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NEW YORK -- It wasn't the first pop that nearly ruined Steve Delabar's career. It was the second.
"I had some soreness going on [in my right elbow]," explained Delabar during All-Star media day on Monday. "I threw a pitch, and I felt a pop, and then I threw two more pitches, and I felt a bigger pop. Then I was like, 'That's it, I can't go.'"
Delabar, who is now an All-Star setup man for the Toronto Blue Jays, had suffered a compound fracture in his pitching elbow while with the Brockton Rox of the independent Canadian-American Association in 2009. The bone broke through the skin and required a metal plate and nine screws to repair. Back in February, he tweeted out this photo of the x-ray:
@JaysRamblings hang in there! It gets better!! pic.twitter.com/92aqmv4J— Steve Delabar (@SteveDelabar_50) February 1, 2013
"The alarm doesn't go off when I walk through [security at the airport]. But when they have the wand, they'll set it off," Delabar joked. "They check your watch, they check your belt buckle, then they go over my elbow, and I'm like, 'Yeah, there's a plate in there.'"
Delabar, who will turn 30 on Wednesday, can joke about it now, but the injury didn't just end his 2009 season. It ended his baseball career, at least temporarily. After being released following the elbow fracture, he found himself working as a substitute teacher back home in Kentucky.
"I was a substitute teacher. It was anything from second-grade subjects to algebra, senior-advanced chemistry," he said. "It was pretty broad on what I was doing."
While employed as a substitute in 2010, Delabar was also taking classes and working to become a health/physical education teacher at the University of Louisville. Baseball was an afterthought; he was preparing to start a career in the classroom.
"I was getting my [bachelor's degree], and I was going to enroll into the master's program right after that and finish up school, have my teaching certificate, all of that stuff," he explained.
When he wasn't in the classroom -- either as the teacher or student -- he was coaching a local high school baseball team. Delabar had his players working on a throwing program specifically designed to limit injuries and increase arm strength.
That throwing program came with an unexpected side effect: Delabar's own fastball returned. He was working out at an indoor facility. Soon enough, his once-fractured elbow was back to delivering low-90s fastballs. That earned him a tryout with the Seattle Mariners in April 2011.
"I went out originally to do a tryout. I went to do a couple live [batting practice sessions], and then they decided to sign me after that," said Delabar.
"I told the head of the department at the University of Louisville that 'I've got to go back and give this another shot.' This doesn't come around that often, for a guy my age to get a shot to even be able to -- I was out of it, anyway -- just to be able to get a chance to go back, he said, 'You know what, you're still young, so just go and have fun with it."
The tryout resulted in a minor-league contract. Delabar pitched at three minor-league levels for Seattle in 2011, posting a 2.25 ERA in 56 innings despite walking 40 batters and having a 1.54 WHIP. That performance was good enough to earn him a cup of coffee when the rosters expanded.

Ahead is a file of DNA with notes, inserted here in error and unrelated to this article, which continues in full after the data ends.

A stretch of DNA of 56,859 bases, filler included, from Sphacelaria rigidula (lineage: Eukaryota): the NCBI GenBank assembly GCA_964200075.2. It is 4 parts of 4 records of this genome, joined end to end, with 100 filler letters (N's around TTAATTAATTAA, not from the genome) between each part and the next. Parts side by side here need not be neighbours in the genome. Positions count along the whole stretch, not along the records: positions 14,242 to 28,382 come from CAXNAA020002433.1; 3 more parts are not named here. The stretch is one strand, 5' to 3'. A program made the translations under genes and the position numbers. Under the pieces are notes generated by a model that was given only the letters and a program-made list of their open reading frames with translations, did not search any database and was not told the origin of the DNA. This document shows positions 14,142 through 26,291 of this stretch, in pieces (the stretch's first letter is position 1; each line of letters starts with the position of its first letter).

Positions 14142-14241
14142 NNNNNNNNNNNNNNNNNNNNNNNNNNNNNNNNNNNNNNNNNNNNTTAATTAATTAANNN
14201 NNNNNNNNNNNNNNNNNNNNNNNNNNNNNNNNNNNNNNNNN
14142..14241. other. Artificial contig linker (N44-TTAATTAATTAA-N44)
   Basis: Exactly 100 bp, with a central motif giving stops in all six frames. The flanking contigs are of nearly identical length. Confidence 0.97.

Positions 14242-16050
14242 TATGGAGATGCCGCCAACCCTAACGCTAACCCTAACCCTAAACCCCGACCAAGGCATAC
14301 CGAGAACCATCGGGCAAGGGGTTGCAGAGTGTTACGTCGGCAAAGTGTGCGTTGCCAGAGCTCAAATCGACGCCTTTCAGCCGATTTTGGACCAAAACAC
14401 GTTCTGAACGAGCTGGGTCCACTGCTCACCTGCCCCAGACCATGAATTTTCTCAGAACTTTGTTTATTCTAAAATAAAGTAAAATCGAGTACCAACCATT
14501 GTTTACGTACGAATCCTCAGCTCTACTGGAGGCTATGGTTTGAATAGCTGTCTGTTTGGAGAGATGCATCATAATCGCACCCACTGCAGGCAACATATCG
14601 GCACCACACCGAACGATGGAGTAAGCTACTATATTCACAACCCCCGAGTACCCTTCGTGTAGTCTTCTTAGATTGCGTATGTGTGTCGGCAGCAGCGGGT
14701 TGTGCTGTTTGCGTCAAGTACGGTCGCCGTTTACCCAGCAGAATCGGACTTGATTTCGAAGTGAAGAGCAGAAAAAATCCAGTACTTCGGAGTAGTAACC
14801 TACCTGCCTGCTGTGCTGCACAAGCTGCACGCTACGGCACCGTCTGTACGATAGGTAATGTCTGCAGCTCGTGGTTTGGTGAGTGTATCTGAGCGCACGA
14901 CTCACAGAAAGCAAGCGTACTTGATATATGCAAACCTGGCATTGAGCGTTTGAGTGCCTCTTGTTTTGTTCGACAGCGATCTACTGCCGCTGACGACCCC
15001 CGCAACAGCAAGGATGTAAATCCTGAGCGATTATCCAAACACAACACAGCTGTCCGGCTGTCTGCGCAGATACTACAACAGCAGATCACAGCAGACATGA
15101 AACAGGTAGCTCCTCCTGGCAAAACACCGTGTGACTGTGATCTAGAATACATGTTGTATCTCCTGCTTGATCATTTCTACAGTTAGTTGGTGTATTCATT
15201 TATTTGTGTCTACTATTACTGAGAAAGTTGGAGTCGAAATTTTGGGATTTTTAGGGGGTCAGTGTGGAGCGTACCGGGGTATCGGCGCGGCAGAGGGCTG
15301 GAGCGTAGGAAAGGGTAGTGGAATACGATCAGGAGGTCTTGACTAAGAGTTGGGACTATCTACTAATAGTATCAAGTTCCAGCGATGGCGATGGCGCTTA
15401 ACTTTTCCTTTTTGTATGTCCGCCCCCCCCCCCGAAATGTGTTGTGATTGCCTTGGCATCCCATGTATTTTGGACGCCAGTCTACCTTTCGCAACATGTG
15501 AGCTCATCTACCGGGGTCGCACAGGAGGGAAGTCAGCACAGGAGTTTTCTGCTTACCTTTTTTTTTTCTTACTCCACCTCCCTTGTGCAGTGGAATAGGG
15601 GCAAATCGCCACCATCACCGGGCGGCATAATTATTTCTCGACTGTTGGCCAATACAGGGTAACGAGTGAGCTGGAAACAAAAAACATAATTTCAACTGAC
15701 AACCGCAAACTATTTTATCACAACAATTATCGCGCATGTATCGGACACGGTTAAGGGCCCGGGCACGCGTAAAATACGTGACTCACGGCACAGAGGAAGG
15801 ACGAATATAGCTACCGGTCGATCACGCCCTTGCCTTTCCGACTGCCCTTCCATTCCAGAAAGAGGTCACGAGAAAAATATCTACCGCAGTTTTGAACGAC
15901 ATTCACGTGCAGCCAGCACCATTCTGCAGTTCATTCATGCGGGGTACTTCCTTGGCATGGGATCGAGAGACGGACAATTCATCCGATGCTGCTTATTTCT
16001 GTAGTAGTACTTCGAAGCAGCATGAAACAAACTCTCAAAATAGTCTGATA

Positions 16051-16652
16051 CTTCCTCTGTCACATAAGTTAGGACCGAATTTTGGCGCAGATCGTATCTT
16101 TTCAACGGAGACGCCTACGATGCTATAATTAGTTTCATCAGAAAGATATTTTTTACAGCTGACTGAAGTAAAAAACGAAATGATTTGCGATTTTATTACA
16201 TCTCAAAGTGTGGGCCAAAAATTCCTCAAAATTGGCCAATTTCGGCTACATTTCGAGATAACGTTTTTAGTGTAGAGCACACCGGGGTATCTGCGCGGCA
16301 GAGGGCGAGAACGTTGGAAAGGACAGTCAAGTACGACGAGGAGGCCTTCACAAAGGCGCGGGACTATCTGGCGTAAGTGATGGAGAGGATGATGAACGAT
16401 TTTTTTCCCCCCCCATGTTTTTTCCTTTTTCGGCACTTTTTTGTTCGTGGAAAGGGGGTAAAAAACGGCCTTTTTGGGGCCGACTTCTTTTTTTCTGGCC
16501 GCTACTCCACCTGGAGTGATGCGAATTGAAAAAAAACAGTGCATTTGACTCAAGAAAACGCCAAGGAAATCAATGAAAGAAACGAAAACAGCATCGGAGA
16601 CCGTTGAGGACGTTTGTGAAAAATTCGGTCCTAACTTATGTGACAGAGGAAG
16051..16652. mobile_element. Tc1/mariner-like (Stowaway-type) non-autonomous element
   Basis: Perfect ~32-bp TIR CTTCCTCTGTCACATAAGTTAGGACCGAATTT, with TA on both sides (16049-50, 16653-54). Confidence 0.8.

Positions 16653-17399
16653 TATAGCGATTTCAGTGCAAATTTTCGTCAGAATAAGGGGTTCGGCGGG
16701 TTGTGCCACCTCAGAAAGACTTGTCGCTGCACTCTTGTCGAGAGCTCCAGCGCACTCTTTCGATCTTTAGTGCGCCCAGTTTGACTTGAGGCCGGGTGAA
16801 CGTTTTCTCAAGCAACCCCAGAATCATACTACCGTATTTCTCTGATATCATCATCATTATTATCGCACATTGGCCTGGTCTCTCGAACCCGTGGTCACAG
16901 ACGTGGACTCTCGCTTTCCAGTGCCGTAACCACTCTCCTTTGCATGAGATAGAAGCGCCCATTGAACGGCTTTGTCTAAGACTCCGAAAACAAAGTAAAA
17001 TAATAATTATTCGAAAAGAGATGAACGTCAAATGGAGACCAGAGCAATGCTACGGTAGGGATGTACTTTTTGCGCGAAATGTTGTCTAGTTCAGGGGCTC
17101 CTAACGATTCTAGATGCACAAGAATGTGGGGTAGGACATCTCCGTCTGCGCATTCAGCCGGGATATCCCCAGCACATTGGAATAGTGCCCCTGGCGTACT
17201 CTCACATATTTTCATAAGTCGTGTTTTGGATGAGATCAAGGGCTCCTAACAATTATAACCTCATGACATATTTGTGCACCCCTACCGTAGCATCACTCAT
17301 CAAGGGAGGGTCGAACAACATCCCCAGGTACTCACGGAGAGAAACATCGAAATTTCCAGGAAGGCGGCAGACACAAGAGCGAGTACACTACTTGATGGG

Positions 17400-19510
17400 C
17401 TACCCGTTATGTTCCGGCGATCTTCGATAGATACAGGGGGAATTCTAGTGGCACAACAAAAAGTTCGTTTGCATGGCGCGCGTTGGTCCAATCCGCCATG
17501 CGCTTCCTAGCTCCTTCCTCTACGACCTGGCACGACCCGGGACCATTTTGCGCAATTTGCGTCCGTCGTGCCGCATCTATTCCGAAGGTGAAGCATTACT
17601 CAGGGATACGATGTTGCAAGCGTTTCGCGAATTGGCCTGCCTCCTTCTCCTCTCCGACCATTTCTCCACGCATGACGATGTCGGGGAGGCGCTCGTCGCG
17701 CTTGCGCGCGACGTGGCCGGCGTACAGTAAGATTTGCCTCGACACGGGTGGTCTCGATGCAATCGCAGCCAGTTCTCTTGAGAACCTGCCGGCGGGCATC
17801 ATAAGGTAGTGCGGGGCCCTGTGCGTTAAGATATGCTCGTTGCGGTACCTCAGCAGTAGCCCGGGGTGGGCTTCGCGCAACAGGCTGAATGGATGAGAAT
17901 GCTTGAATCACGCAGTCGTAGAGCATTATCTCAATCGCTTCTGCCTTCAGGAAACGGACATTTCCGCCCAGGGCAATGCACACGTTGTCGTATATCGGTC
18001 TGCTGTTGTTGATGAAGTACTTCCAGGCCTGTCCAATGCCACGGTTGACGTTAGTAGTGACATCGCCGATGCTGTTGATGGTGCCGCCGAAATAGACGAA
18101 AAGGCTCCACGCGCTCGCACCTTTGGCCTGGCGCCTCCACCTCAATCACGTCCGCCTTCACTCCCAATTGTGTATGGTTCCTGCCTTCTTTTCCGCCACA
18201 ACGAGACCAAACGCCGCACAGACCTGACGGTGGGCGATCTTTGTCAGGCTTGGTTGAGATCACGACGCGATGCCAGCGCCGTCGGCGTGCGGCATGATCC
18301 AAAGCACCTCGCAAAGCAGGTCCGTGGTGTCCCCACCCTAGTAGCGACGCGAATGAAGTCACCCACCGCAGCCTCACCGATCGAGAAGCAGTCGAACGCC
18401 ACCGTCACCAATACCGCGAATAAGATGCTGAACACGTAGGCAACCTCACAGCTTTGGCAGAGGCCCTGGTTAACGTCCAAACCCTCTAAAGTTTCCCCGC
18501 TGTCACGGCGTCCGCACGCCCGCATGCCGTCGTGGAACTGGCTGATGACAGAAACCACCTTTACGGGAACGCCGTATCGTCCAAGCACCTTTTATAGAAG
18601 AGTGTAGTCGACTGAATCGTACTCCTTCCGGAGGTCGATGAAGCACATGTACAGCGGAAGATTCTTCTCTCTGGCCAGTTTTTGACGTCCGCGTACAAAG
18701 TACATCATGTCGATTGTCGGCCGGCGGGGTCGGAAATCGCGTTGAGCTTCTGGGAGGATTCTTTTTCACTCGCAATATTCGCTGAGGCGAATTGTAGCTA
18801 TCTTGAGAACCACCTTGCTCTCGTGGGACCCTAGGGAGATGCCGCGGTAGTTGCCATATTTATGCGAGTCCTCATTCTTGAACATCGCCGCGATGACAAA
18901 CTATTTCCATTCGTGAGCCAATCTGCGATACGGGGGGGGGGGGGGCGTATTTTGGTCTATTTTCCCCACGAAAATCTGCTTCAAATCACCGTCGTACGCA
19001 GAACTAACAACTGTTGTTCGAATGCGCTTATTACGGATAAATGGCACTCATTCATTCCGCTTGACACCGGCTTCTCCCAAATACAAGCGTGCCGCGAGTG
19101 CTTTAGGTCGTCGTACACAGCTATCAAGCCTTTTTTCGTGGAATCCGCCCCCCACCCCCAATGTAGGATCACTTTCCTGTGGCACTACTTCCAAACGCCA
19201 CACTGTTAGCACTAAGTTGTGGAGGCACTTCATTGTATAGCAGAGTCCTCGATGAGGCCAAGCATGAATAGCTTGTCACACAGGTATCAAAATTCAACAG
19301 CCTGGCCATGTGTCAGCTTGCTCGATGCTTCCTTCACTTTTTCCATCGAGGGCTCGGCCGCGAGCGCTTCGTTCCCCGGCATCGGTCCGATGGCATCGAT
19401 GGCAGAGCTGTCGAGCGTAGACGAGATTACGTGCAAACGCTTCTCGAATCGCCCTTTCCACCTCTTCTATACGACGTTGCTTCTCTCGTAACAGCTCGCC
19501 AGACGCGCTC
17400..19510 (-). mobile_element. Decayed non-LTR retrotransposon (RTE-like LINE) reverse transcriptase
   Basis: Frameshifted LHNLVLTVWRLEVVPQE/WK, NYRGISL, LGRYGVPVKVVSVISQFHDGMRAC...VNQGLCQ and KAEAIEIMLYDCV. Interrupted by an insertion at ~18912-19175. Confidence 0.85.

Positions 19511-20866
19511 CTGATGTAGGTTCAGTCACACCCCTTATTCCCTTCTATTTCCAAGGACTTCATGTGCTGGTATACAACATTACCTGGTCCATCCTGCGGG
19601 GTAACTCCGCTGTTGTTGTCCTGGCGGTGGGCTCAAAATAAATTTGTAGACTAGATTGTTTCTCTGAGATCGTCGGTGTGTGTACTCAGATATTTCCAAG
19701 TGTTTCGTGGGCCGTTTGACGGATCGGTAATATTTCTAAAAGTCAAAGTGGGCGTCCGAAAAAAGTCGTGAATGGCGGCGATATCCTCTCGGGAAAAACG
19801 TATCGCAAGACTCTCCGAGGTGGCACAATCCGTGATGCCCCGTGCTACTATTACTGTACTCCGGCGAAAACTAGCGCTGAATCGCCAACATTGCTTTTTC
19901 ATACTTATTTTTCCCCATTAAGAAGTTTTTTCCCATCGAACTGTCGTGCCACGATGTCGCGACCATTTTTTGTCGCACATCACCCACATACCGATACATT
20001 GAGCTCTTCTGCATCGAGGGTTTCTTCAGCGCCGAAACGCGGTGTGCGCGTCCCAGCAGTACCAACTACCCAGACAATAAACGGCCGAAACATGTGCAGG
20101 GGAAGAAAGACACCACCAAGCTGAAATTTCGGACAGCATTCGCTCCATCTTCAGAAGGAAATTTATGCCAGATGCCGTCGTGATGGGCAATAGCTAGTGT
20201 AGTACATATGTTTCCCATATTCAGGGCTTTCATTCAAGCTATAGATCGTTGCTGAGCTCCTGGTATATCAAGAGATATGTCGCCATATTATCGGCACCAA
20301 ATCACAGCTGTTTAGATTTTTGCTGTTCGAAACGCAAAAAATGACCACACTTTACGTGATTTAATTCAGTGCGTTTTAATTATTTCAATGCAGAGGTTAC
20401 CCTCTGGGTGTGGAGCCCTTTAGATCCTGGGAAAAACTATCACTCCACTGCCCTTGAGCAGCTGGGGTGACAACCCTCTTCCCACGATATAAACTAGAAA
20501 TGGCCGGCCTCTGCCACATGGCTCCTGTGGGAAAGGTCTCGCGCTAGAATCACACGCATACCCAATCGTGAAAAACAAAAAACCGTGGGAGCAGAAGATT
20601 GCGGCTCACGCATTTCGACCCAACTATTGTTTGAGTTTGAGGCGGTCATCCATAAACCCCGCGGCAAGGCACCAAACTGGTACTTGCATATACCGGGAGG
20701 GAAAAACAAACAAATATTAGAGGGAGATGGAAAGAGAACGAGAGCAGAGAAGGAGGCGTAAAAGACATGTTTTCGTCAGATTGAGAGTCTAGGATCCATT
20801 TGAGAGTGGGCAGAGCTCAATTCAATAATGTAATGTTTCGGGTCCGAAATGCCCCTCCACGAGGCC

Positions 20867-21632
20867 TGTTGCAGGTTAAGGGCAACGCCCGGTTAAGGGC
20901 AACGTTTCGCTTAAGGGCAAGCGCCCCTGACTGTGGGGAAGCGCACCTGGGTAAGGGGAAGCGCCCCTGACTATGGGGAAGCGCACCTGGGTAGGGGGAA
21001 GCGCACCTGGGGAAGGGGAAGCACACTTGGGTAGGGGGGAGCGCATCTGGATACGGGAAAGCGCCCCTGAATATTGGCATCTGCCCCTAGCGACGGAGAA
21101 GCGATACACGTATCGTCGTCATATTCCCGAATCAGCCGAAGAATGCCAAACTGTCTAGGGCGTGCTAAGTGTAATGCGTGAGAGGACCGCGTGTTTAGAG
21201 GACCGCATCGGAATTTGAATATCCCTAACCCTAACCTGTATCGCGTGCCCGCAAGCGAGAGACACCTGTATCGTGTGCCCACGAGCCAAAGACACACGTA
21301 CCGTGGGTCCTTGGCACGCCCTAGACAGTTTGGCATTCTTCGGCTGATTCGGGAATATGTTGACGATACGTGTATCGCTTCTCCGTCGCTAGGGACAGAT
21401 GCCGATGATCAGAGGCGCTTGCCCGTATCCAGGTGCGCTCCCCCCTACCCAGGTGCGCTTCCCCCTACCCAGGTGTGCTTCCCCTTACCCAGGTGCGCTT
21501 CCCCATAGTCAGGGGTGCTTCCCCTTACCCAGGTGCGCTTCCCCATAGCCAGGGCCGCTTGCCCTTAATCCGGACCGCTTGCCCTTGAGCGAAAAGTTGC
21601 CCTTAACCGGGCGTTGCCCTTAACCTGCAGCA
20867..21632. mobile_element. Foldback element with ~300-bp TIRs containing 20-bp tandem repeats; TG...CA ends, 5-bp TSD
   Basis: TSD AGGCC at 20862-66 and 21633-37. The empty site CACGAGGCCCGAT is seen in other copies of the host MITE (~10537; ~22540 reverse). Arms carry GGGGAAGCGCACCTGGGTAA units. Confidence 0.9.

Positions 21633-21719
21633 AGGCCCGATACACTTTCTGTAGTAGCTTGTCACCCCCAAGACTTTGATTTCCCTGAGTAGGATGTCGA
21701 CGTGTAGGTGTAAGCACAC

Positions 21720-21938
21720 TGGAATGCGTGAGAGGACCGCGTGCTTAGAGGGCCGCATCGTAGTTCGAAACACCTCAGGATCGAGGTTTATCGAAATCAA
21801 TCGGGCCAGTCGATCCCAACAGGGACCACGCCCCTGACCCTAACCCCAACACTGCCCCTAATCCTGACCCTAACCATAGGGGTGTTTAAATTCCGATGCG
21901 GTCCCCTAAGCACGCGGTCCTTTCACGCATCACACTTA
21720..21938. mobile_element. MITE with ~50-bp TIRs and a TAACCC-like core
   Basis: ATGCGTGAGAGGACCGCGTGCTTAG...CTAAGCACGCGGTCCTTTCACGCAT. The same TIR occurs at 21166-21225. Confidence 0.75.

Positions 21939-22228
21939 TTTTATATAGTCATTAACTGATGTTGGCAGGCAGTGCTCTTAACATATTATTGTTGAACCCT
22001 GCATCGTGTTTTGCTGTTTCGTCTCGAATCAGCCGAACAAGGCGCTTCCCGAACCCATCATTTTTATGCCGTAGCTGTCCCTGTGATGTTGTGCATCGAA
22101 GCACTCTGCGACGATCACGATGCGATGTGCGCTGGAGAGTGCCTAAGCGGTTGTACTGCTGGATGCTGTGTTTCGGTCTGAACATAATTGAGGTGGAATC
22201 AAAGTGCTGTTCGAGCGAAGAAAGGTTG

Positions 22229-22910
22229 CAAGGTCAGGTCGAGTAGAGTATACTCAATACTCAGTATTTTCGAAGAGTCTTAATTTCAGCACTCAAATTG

On Sept. 11, 2011, less than 18 months after a piece of bone was sticking out of his elbow, Delabar made his big-league debut at Safeco Field with a 1-2-3 inning against the Royals. He struck out Alex Gordon and Melky Cabrera after getting a fly ball from Alcides Escobar.
Delabar made the Mariners' bullpen out of spring training in 2012, but he was mostly a low-leverage reliever who bounced back and forth between Triple-A and the majors. On the day before the trade deadline, with Delabar's ERA at 4.17 and his WHIP at 0.93, Seattle GM Jack Zduriencik shipped him to the Blue Jays for outfielder Eric Thames.
"With Seattle -- I don't want to say just another bullpen guy -- but I was another arm," explained Delabar. "When a team trades for you, it's like, 'We want this guy.' So basically they took me and said just come over here and get guys out ... There wasn't that fear of, if I have a couple bad outings, [I might go back to the minors]. It's your job to kinda go with it."
And go with it is exactly what Delabar has done. He pitched to a 3.38 ERA and 1.30 WHIP after the trade, and this season he has taken his game to another level. Delabar has emerged as a shutdown reliever for Toronto, putting up a 1.71 ERA with the third-most strikeouts (58) among AL relievers in 42 innings. He is at Citi Field this week after beating out some fellow relievers in the All-Star Final Vote poll.
"Unbelievable feeling," said Delabar when asked what it means to be at the All-Star Game following his elbow injury and stint as a gym teacher-to-be. "Growing up, you see all the names and players that come to these events like this and you envision yourself doing something like that down the road. You think, 'I'm going to be a major leaguer, and I'm going to play in their shoes' and all that.
"But then to come here [after the injury and being out of baseball] and actually be a part of it is something special."